To avoid plagiarism, the following principles must be scrupulously observed:
- Place anything you copy exactly from another writer--whole sentences, phrases, or even single distinctive or unusual words--within quotation marks and identify its source. In terms of APA format, anything that is quoted directly must include quotation marks AND a proper citation to author, year and page number from which the quotation was taken.
- Indicate the source of any idea or information that you take from another writer that is not common knowledge. You should indicate the source of information even when you restate the idea or information in your own words and don't use quotation marks. When in doubt whether to cite the source of information you use, it is wise to include the citation. It is better to weary the reader with excessive citations than to run the risk of being academically dishonest (see LVC handbook, pp. 17-18). And remember... you can always ask the professor.
Professors are generally interested in your writing and ability to interpret and integrate your ideas with the work of others. In general, you should avoid extensive use of quotations from the work of others. Use direct quotations only for an idea which is particularly well expressed or which is controversial enough that you want your readers to know you are stating it exactly without any misinterpretation on your part. Most of the material you take from other sources should be restated in your own words. You must be certain that you actually do restate ideas in your own words. Retaining the sentence structure of the original source, substituting some synonyms, and/or deleting some phrase is NOT paraphrasing; it IS plagiarism.
One of the best ways to avoid plagiarism is to use care when taking notes. Place quotation marks around all material you copy verbatim. Check to make certain you have copied accurately and write down th page number of the source next to the quotation. Read carefully material you wish to paraphrase. Then close the book and write a summary of the material. You may wish to check the accuracy of your summary, but do not revise it by then using the author's words. By not looking at the source while you paraphrase it, you avoid the temptation of retaining too much of its sentence structure and vocabulary. If an author uses a particularly apt phrase, put that in your summary with quotation marks beside it.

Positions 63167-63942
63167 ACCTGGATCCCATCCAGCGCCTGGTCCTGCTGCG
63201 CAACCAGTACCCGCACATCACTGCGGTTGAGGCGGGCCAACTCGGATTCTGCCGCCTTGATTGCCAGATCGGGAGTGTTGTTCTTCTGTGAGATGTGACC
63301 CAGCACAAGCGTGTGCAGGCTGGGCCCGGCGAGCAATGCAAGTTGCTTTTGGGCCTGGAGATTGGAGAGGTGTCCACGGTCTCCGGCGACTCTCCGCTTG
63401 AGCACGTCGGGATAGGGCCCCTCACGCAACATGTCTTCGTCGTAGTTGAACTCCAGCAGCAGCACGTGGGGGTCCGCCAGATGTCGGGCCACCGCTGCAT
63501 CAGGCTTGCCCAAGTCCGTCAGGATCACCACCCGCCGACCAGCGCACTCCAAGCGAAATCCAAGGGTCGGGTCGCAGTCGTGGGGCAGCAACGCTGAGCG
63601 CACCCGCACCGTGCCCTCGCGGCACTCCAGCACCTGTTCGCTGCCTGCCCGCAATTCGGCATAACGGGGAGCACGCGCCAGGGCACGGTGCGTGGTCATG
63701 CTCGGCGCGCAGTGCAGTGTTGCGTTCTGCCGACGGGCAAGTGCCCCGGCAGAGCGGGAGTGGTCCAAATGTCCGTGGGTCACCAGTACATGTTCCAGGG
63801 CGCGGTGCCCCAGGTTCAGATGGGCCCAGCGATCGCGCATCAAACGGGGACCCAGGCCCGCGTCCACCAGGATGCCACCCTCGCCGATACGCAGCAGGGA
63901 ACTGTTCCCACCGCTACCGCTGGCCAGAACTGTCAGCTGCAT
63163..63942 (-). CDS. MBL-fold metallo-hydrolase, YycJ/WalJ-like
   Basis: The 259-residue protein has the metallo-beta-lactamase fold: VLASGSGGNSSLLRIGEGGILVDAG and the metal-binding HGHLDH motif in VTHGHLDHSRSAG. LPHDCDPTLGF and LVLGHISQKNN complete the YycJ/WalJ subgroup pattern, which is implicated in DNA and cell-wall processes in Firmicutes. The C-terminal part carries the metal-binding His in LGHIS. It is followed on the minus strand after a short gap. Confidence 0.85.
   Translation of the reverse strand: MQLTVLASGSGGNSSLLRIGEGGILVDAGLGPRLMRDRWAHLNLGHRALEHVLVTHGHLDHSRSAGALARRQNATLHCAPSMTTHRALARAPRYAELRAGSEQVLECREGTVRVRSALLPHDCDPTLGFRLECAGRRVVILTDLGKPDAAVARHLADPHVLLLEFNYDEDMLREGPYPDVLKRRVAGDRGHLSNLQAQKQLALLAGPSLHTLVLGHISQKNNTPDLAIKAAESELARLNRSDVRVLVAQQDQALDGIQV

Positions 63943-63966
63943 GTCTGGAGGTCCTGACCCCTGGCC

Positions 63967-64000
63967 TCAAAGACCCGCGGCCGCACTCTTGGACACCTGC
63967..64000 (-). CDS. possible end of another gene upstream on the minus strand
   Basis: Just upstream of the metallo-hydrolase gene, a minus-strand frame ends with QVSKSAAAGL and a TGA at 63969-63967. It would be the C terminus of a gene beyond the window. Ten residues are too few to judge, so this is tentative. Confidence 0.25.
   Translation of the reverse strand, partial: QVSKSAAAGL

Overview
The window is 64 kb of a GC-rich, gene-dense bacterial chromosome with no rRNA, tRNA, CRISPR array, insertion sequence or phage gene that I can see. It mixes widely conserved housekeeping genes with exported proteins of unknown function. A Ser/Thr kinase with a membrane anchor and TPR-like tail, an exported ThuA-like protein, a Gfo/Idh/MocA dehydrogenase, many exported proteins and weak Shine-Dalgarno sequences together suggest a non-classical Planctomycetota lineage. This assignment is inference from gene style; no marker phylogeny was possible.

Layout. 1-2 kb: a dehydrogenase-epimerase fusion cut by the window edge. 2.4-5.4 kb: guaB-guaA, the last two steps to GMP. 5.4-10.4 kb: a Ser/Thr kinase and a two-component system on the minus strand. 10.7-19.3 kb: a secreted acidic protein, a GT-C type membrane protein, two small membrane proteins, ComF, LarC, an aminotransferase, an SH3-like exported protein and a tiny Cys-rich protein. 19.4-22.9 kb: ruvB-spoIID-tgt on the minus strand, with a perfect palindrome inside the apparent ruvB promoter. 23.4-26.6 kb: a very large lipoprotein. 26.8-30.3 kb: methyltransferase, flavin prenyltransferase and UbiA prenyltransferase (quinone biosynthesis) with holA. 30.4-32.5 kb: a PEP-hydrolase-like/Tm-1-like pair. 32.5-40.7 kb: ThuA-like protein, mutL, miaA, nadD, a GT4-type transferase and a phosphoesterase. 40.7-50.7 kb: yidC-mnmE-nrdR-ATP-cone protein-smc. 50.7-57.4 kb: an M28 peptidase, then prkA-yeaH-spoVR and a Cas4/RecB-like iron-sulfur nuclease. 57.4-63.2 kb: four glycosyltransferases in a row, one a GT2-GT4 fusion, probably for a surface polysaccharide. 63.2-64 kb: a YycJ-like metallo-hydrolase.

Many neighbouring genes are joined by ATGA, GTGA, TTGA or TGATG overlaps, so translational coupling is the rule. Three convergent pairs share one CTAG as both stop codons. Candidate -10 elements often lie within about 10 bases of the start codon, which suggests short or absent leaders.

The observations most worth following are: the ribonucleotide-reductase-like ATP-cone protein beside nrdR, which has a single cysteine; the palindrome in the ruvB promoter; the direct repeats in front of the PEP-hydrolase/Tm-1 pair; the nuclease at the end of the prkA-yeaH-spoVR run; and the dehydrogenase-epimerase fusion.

Sample summary note:
Dreams--The Issue of Significance/Meaning
The significance of dreams should not be based on surface accessibility--on their manifest content. No dreams are "innocent". Interestingly, dreams that at first appear free of noteworthy meaning turn out to be just the opposite once they are carefully anlalyzed/interpreted. Freud quite aptly compares such dreams to "wolves in sheep's clothing" (p. 216).
Freud, Interpretation of dreams, pp. 215-216.
A final word: Plagiarism is most likely to result when your paper emphasizes the ideas of others rather than your own. Your research papers should never consist of a loosely-connected string of undigested quotations and ideas of other authors. Instead, you must interpret research material, integrate it with your own ideas, and develop your own controlling idea and organizational structure. You should refer to other sources, using them to support and develop your own ideas, rather than rely on them as a substitute for your own thoughts and analyses. In this way, you can produce intellectually solid papers and at the same time avoiding plagiarizing.